This means that Cyntoia’s clemency was a personal victory but that no legal precedent was established about Tennessee’s sentencing laws. The new documentary reveals the general legal arguments for her appeal and shows the simultaneous application to the governor for early parole consideration.
What makes this story different is our recording of events and their impact on Cyntoia and her family over 16 years. The audience can see what happened at major milestones in Cyntoia’s case, which gives the documentary unusual depth. It is also a story that centers on journalistic inquiry.
Are you suggesting that journalists have a unique approach to documentary filmmaking?
Yes, definitely. A journalistic approach to documentary depends on balancing a story by vetting facts through research – as opposed to depending solely on a director’s point of view.
To be fair, most documentaries center on facts. But it is possible through cinematic approaches to treat facts in many different ways, from straight verite recording – in other words, using a camera to purely observe – to the inclusion of dramatic recreations using actors and representative locations.
Also, whom we choose to interview and what we choose to show on screen can change, or even limit, the story viewers see. The point is that viewers, while treated to great content, might not be aware of the story balance.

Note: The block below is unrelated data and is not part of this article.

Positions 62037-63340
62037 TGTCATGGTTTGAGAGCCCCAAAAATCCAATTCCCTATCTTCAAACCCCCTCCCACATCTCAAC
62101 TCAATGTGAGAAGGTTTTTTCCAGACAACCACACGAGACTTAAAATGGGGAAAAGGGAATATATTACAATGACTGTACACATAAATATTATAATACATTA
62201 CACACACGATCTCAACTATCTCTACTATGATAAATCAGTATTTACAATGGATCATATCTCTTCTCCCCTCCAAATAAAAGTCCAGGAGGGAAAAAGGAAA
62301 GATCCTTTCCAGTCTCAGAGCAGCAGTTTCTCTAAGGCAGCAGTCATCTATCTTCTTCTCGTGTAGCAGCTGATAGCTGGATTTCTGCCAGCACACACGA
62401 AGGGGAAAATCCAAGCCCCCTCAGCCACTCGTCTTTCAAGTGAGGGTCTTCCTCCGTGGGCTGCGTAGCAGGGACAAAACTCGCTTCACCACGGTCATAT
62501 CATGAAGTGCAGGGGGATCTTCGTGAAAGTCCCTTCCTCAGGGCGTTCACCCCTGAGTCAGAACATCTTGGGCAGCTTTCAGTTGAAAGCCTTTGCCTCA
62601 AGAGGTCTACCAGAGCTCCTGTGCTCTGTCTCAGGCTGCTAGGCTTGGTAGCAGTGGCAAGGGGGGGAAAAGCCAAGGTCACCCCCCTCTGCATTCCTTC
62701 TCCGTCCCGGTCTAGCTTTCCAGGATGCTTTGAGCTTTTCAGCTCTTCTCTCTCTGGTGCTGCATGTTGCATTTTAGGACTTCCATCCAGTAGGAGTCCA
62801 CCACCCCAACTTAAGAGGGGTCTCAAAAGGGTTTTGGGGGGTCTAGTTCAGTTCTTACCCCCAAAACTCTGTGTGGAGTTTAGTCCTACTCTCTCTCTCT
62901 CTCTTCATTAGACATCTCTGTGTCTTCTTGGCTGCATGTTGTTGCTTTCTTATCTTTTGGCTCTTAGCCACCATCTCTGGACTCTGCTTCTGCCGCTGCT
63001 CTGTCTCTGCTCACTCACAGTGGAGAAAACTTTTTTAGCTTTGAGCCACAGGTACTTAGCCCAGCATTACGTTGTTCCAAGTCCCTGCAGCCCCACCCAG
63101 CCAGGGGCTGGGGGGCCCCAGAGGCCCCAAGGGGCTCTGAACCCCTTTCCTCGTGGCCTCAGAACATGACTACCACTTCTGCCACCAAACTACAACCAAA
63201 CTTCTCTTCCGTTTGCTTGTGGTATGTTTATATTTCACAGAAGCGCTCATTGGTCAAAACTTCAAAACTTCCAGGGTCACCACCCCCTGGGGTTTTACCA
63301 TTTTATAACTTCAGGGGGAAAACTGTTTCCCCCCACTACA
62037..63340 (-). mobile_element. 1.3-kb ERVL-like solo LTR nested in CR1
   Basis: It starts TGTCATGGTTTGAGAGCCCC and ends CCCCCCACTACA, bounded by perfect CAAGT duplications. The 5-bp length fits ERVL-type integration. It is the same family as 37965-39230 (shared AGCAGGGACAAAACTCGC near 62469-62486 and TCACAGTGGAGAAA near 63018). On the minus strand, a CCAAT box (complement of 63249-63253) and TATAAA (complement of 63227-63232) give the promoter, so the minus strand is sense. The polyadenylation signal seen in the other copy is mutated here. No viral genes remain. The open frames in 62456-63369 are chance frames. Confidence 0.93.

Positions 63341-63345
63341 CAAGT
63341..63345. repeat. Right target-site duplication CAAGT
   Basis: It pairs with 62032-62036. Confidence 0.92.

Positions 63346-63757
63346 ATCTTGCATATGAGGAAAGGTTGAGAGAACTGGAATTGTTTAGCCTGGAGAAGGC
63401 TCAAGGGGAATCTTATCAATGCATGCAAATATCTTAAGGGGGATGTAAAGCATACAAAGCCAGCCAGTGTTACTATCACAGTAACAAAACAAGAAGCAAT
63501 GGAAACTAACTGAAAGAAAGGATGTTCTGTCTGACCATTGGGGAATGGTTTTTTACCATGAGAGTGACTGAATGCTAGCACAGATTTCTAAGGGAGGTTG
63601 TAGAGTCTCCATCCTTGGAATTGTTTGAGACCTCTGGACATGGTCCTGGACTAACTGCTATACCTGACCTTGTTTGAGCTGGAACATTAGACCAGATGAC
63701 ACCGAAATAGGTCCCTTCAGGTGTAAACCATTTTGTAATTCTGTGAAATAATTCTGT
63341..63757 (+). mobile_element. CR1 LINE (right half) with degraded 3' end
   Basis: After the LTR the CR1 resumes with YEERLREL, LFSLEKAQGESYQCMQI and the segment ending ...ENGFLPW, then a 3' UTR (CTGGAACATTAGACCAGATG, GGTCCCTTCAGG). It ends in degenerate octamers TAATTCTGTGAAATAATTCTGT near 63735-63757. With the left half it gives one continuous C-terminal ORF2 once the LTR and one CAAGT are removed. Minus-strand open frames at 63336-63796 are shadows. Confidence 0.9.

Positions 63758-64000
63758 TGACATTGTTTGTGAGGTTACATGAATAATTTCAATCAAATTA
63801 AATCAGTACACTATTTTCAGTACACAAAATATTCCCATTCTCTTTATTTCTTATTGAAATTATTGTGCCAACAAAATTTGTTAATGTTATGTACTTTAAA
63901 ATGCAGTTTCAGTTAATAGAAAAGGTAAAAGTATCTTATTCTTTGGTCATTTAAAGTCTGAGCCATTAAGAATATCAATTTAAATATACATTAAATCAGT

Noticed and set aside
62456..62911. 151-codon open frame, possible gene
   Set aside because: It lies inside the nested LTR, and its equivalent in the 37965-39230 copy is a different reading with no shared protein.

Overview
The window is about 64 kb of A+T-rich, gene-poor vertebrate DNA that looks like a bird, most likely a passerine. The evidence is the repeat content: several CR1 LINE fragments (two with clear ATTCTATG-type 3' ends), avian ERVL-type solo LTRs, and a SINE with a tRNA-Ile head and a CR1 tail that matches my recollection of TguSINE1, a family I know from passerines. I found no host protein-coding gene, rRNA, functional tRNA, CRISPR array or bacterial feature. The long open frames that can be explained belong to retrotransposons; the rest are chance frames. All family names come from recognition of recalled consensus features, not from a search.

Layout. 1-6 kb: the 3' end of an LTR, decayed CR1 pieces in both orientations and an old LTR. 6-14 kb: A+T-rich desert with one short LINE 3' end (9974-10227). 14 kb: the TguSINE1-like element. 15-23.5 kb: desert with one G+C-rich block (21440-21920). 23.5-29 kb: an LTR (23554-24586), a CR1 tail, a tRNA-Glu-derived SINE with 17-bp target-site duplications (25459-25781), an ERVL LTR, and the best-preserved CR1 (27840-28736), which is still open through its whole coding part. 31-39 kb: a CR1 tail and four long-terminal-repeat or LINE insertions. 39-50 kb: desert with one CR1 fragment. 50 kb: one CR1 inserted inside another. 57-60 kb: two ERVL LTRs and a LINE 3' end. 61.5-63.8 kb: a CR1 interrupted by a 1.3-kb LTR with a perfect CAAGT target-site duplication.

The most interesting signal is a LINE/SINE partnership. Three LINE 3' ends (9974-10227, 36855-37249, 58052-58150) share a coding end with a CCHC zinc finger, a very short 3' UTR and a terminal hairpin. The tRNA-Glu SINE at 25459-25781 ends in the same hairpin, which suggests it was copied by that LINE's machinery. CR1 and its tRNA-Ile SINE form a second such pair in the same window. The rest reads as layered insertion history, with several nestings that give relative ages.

Regardless of approach, truth is important to me. We cannot avoid some bias just by the choices we make. And it is impossible to see or present every point of view, but I believe that what emerges needs to be as close to the truth as possible. As a professor of journalism, I am constantly worried about ethical challenges when creating documentaries and the standards by which we do our craft. This is especially true now that documentaries are more popular.
Cyntoia’s story has been a teaching tool for most of my time at USC. I teach students that what we do is not a right, but a privilege. I learned a lot more from Cyntoia, her family, and the lawyers than would have been possible with short interviews. My experience walks straight into the classroom as an urgent message that it is incumbent upon us to employ best practices when presenting facts.
The tools available to documentary filmmakers when shooting and editing a story are about the same. Budgets tend to dictate picture quality, how much we can do stylistically and how much crew we can afford to help pull it off. But budgets don’t prescribe story ethics. This is up to the filmmaker.
Cyntoia’s case became a lens into large social problems both at home and in the system. It brings inequality in the juvenile justice system squarely into view. Sadly, thousands of juveniles won’t enjoy the attention that Cyntoia gained because we happened to turn the camera toward her. And while we can see change happening nationally, racial and financial disparity remain daunting problems.
Hopefully the biggest takeaway for viewers is that children matter and the laws that judge children at their worst need to be reconsidered. Their circumstances need to be factored in, and not just the violent acts that land them in the criminal justice system.
Dan Birman, Professor of Professional Practice, University of Southern California, Annenberg School for Communication and Journalism